Story Source:

The above story is based on materials provided by Wellcome Trust. Note: Materials may be edited for content and length.


Cite This Page:

Wellcome Trust. "Structure Mediating Spread Of Antibiotic Resistance Identified." ScienceDaily. ScienceDaily, 9 January 2009. <www.sciencedaily.com/releases/2009/01/090108144753.htm>.
Wellcome Trust. (2009, January 9). Structure Mediating Spread Of Antibiotic Resistance Identified. ScienceDaily. Retrieved December 18, 2014 from www.sciencedaily.com/releases/2009/01/090108144753.htm
Wellcome Trust. "Structure Mediating Spread Of Antibiotic Resistance Identified." ScienceDaily. www.sciencedaily.com/releases/2009/01/090108144753.htm (accessed December 18, 2014).

Share This


More From ScienceDaily



More Health & Medicine News

Thursday, December 18, 2014

Featured Research

from universities, journals, and other organizations


Featured Videos

from AP, Reuters, AFP, and other news services

Kids Die While Under Protective Services

Kids Die While Under Protective Services

AP (Dec. 18, 2014) As part of a six-month investigation of child maltreatment deaths, the AP found that hundreds of deaths from horrific abuse and neglect could have been prevented. AP's Haven Daley reports. (Dec. 18) Video provided by AP
Powered by NewsLook.com
UN: Up to One Million Facing Hunger in Ebola-Hit Countries

UN: Up to One Million Facing Hunger in Ebola-Hit Countries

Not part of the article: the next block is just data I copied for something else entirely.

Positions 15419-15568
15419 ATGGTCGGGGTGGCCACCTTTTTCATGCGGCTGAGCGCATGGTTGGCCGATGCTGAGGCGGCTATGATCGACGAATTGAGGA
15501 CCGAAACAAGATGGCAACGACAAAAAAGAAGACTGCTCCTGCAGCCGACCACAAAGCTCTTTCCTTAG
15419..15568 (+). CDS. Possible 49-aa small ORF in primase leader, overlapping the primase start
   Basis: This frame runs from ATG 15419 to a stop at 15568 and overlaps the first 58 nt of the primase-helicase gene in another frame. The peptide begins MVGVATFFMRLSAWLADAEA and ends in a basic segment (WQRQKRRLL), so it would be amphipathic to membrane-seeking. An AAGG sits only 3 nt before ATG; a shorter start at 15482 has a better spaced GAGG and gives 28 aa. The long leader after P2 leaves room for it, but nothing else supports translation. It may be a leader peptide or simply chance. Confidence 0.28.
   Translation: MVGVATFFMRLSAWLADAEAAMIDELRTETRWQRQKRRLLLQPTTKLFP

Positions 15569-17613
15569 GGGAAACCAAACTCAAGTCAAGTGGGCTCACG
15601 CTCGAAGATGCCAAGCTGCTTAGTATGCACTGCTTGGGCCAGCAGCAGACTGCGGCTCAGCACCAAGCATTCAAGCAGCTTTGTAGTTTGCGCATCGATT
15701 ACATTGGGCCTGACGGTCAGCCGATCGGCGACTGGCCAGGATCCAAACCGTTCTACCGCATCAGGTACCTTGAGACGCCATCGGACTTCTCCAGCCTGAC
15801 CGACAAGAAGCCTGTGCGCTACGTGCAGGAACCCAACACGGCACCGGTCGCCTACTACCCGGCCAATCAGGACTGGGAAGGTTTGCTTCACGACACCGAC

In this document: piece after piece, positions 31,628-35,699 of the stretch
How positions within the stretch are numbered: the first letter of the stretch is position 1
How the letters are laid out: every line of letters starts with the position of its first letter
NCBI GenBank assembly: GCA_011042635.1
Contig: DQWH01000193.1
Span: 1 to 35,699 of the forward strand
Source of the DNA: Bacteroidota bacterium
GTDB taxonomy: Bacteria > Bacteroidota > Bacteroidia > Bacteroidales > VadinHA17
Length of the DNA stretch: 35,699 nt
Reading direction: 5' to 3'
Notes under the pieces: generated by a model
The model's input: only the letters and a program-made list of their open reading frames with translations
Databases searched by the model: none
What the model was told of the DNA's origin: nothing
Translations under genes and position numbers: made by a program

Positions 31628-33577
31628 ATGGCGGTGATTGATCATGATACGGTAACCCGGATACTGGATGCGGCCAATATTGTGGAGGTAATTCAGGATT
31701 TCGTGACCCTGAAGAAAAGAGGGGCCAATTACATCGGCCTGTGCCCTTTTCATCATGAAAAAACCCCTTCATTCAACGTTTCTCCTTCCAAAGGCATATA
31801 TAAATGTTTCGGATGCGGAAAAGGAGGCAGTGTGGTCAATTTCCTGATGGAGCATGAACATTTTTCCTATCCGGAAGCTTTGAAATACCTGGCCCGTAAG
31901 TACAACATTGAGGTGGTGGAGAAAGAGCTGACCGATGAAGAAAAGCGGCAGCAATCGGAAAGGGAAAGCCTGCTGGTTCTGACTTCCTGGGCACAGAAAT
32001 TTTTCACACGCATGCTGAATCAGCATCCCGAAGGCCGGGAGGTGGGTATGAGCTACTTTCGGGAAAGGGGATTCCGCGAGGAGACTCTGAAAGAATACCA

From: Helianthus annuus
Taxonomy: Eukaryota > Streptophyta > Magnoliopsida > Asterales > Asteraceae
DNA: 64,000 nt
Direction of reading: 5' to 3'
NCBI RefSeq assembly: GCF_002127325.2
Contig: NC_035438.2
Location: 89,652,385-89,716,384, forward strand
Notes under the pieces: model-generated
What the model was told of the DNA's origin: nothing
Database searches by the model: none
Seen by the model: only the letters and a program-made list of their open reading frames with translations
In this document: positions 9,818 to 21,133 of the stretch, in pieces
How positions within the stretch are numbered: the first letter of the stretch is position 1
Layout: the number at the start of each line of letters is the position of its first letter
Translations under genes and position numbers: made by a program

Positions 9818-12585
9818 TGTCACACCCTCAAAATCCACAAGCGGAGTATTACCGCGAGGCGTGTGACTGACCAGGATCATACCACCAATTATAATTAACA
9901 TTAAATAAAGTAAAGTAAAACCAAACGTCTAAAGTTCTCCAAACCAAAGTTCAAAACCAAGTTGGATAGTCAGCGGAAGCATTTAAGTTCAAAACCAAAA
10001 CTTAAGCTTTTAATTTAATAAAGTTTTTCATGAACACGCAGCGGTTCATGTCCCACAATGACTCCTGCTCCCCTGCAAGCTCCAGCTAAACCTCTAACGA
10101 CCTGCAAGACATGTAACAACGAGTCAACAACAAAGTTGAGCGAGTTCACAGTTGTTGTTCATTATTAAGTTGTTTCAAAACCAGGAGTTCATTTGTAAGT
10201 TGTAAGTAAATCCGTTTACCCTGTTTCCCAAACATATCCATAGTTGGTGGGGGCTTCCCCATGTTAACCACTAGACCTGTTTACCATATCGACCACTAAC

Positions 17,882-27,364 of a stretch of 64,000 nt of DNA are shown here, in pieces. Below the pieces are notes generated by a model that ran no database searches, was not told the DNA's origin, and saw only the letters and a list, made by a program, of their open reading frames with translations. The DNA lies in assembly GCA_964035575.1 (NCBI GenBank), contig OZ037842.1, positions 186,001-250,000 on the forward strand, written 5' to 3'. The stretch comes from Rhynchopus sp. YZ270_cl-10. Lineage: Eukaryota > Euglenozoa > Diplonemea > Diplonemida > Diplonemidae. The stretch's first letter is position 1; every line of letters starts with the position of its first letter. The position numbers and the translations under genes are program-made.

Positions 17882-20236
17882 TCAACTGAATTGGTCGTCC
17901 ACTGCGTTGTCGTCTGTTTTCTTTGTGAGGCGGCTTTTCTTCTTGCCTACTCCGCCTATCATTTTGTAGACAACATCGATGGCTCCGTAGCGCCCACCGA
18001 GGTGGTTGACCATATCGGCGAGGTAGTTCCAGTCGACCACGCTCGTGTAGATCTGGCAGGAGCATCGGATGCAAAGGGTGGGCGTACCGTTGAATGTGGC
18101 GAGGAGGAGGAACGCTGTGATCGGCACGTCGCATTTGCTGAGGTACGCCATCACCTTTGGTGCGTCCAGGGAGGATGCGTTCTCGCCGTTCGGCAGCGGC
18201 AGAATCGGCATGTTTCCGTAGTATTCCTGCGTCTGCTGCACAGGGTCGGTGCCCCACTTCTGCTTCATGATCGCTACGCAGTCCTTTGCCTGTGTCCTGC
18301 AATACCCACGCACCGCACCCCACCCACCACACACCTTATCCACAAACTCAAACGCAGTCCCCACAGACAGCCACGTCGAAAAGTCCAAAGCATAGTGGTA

AFP (Dec. 17, 2014) Border closures, quarantines and crop losses in West African nations battling the Ebola virus could lead to as many as one million people going hungry, UN food agencies said on Wednesday. Duration: 00:52 Video provided by AFP
Powered by NewsLook.com
When You Lose Weight, This Is Where The Fat Goes

When You Lose Weight, This Is Where The Fat Goes

Newsy (Dec. 17, 2014) Can fat disappear into thin air? New research finds that during weight loss, over 80 percent of a person's fat molecules escape through the lungs. Video provided by Newsy
Powered by NewsLook.com
Why Your Boss Should Let You Sleep In

Why Your Boss Should Let You Sleep In

Newsy (Dec. 17, 2014) According to research out of the University of Pennsylvania, waking up for work is the biggest factor that causes Americans to lose sleep. Video provided by Newsy
Powered by NewsLook.com

Search ScienceDaily

Number of stories in archives: 140,361

Find with keyword(s):
Enter a keyword or phrase to search ScienceDaily for related topics and research stories.

Save/Print:
Share:

Breaking News:

Strange & Offbeat Stories


Health & Medicine

Mind & Brain

Living & Well

In Other News

... from NewsDaily.com

Science News

Health News

Environment News

Technology News



Save/Print:
Share:

Free Subscriptions


Get the latest science news with ScienceDaily's free email newsletters, updated daily and weekly. Or view hourly updated newsfeeds in your RSS reader:

Get Social & Mobile


Keep up to date with the latest news from ScienceDaily via social networks and mobile apps:

Have Feedback?


Tell us what you think of ScienceDaily -- we welcome both positive and negative comments. Have any problems using the site? Questions?
Mobile: iPhone Android Web
Follow: Facebook Twitter Google+
Subscribe: RSS Feeds Email Newsletters
Latest Headlines Health & Medicine Mind & Brain Space & Time Matter & Energy Computers & Math Plants & Animals Earth & Climate Fossils & Ruins